St James Theatre, London
The National Youth Music Theatre’s production of Prodigy at London’s St James Theatre offers much to celebrate in Britain’s musical theatre talent, both in composition and performing. With lyrics, book and some gorgeous music all from the emerging wunderkinder that are Jake Brunger and Pippa Cleary, the show is themed around an X-Factor type reality TV show – themed around the search for a child prodigy musician.
The ensuing combination of pushy parents, gifted kids and the celebrity worship of TV has already proved fertile ground for musicals – there are hints of I Can’t Sing!, Matilda and even an occasional whiff of Hairspray in the evening’s entertainment – but where NYMT continue to triumph is in assembling a troupe of talented young performers, all under 23 and then exposing them to the creative genius of acknowledged industry experts.
The satire kicks off mercilessly with Callum Howells’ and Francesca McKean’s sizzling take on the superficial TV hosts that typically give these shows a pulse. Ridiculing (but not mimicking) the likes of ITV’s Dermot O’Leary et al, these two gifted performers, under Kate Golledge’s perceptive direction are spot on.
There are too many characters to name and credit in this review – all were excellent, but some are given moments of creative genius from Brunger and Cleary that linger on long after the youthful band’s exit music, under the intuitive musical direction of Candida Caldicot, fades away.
Talent show finalists Kate and Luke (Caroline Whittingham and Harry Al-Adwani) provide the unlikely love story of the plot, in a heart-warming tale that sees romance blossom from adversity. Much respect is earned by the bulk of the cast who at times take on some challenging actor-muso responsibilities, with one of the show’s most remarkable melodies coming from Al-Adwani’s solo on an all too rarely heard vibraphone, providing an almost ethereal treat. Rupert, the villainous contestant of the piece, is played by Jamie Dodd who turns in a very convincing cad.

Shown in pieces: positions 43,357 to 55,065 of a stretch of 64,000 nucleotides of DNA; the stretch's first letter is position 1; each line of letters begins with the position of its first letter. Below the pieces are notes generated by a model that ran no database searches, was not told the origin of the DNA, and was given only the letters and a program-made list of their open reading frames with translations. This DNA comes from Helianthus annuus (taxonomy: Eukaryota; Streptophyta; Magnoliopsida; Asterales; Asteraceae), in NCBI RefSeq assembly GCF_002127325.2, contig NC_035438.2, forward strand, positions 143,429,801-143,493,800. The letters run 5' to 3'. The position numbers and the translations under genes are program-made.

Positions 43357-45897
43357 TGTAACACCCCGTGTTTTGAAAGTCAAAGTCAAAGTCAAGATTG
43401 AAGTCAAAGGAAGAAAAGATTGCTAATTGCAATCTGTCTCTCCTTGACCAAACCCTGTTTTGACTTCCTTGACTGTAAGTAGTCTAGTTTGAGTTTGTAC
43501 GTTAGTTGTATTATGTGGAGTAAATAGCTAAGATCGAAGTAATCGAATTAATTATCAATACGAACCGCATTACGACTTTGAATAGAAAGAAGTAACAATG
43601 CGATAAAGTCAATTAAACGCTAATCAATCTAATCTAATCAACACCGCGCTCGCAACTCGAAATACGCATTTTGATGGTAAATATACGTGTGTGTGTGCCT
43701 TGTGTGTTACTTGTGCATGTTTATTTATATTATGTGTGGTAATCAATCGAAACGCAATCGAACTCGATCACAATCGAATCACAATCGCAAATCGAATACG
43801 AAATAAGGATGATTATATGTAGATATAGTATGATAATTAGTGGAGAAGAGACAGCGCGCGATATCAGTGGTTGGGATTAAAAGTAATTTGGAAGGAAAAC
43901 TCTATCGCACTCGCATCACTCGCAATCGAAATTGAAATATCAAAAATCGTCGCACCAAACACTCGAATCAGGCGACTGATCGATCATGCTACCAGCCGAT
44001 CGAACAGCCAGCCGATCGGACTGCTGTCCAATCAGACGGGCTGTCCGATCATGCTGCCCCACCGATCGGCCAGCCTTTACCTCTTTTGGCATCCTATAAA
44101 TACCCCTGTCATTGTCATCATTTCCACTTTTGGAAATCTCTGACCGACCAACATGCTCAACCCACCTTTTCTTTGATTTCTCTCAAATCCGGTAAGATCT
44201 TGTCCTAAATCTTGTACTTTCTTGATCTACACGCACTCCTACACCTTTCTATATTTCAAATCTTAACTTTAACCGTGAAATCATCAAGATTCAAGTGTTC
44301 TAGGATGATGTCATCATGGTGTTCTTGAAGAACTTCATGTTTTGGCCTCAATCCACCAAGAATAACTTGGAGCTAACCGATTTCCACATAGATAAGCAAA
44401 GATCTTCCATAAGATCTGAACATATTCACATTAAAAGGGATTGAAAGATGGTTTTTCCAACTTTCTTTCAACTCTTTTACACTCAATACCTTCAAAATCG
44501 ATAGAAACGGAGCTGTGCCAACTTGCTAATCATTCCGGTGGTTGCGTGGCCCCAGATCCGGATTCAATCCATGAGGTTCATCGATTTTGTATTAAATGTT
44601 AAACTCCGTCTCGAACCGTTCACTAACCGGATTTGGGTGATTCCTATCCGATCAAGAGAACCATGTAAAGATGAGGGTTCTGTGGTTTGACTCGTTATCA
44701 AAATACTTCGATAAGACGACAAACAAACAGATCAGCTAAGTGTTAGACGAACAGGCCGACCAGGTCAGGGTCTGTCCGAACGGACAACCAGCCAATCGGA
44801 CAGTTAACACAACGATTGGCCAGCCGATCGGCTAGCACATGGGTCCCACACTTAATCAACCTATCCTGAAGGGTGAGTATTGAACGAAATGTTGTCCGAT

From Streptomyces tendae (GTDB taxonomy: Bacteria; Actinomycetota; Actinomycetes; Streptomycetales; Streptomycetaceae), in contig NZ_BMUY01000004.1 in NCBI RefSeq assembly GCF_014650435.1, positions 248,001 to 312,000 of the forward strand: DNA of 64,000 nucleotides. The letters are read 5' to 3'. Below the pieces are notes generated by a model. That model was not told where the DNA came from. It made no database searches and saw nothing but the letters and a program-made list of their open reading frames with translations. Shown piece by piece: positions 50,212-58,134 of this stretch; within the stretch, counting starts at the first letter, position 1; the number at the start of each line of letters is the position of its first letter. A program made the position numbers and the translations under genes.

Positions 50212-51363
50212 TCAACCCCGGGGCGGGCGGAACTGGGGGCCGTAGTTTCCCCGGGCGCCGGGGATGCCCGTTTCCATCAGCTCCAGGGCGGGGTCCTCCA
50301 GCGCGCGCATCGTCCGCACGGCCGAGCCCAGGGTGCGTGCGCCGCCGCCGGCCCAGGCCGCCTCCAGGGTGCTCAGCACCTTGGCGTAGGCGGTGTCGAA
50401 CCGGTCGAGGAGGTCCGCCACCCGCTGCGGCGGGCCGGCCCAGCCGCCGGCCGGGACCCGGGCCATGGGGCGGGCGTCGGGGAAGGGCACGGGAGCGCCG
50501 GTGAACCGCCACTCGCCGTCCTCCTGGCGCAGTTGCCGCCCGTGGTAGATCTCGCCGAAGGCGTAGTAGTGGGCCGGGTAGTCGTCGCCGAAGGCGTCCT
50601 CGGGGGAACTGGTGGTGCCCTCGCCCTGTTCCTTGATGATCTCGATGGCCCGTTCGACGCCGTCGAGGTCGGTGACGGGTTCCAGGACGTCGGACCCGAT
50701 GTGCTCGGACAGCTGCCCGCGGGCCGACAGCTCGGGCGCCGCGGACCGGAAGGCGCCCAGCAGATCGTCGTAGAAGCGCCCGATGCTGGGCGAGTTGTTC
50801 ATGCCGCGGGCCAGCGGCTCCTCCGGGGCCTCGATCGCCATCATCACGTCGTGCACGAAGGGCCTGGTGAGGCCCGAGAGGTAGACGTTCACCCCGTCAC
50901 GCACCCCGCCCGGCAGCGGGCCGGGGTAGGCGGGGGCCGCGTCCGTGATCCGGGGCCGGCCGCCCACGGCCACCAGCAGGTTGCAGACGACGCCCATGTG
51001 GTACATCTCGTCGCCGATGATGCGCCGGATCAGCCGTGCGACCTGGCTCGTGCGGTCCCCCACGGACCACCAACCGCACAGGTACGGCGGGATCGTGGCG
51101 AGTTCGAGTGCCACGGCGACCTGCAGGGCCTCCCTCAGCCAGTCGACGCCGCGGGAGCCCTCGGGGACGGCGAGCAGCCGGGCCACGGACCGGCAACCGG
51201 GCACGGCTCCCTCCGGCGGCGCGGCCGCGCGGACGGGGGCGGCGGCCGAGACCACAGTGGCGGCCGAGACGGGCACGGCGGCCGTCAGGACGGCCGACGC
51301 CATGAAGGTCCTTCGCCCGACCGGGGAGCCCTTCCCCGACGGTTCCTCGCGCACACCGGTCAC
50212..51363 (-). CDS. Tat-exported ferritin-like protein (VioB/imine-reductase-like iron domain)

Jake and Pippa’s collection of parents straddle Britain’s social strata and are cleverly fleshed out. Again, amongst excellence all round, it is Emma Ernest’s Eileen (Kate’s parent) that is gifted the juiciest of roles, the actress punching well above her 19 years in a monstrous take on motherhood that almost suggests a 21st century Momma Rose!
The plot brims with perceptive wit and in Laura Barnard’s alcoholic TV producer Melissa Marconi, another cracking stereotype of the glib media world is brilliantly nailed.
Credit to this show’s creatives – they’ve even managed to throw in a jazz hands showstopper too. Luke Rozanski and Hannah Irvine (14 and 12 respectively and both great violinists) bring the house down with their hilarious younger siblings’ plea, We’ve Got Talent Too. And a worthy mention for Prodigy’s other “Finalists” Amelia Thompson (clarinet) and Seophora Parish (piano), both of whom put in accomplished performances.
Luke Rozanski and Hannah Irvine
Diego Pitarch has designed an ingenious set that suggests a conservatoire, yet also offers an abstract flair that lends itself across the scenes. When it comes to the TV contest however, James Whiteside’s lighting design, all swooping spotlights across a smoky stage creates the location perfectly – with Darragh O’Leary’s choreography remaining a delight throughout, particularly in the impressive ensemble numbers
Bravo to tireless producer Jeremy Walker, for it is largely down to his endeavours that NYMT continues to nurture talent across musical theatre, developing not just performers, but writers and creatives too. Prodigy only runs until tomorrow and if you can get your hands on a ticket you won’t be disappointed.
Runs until 15th August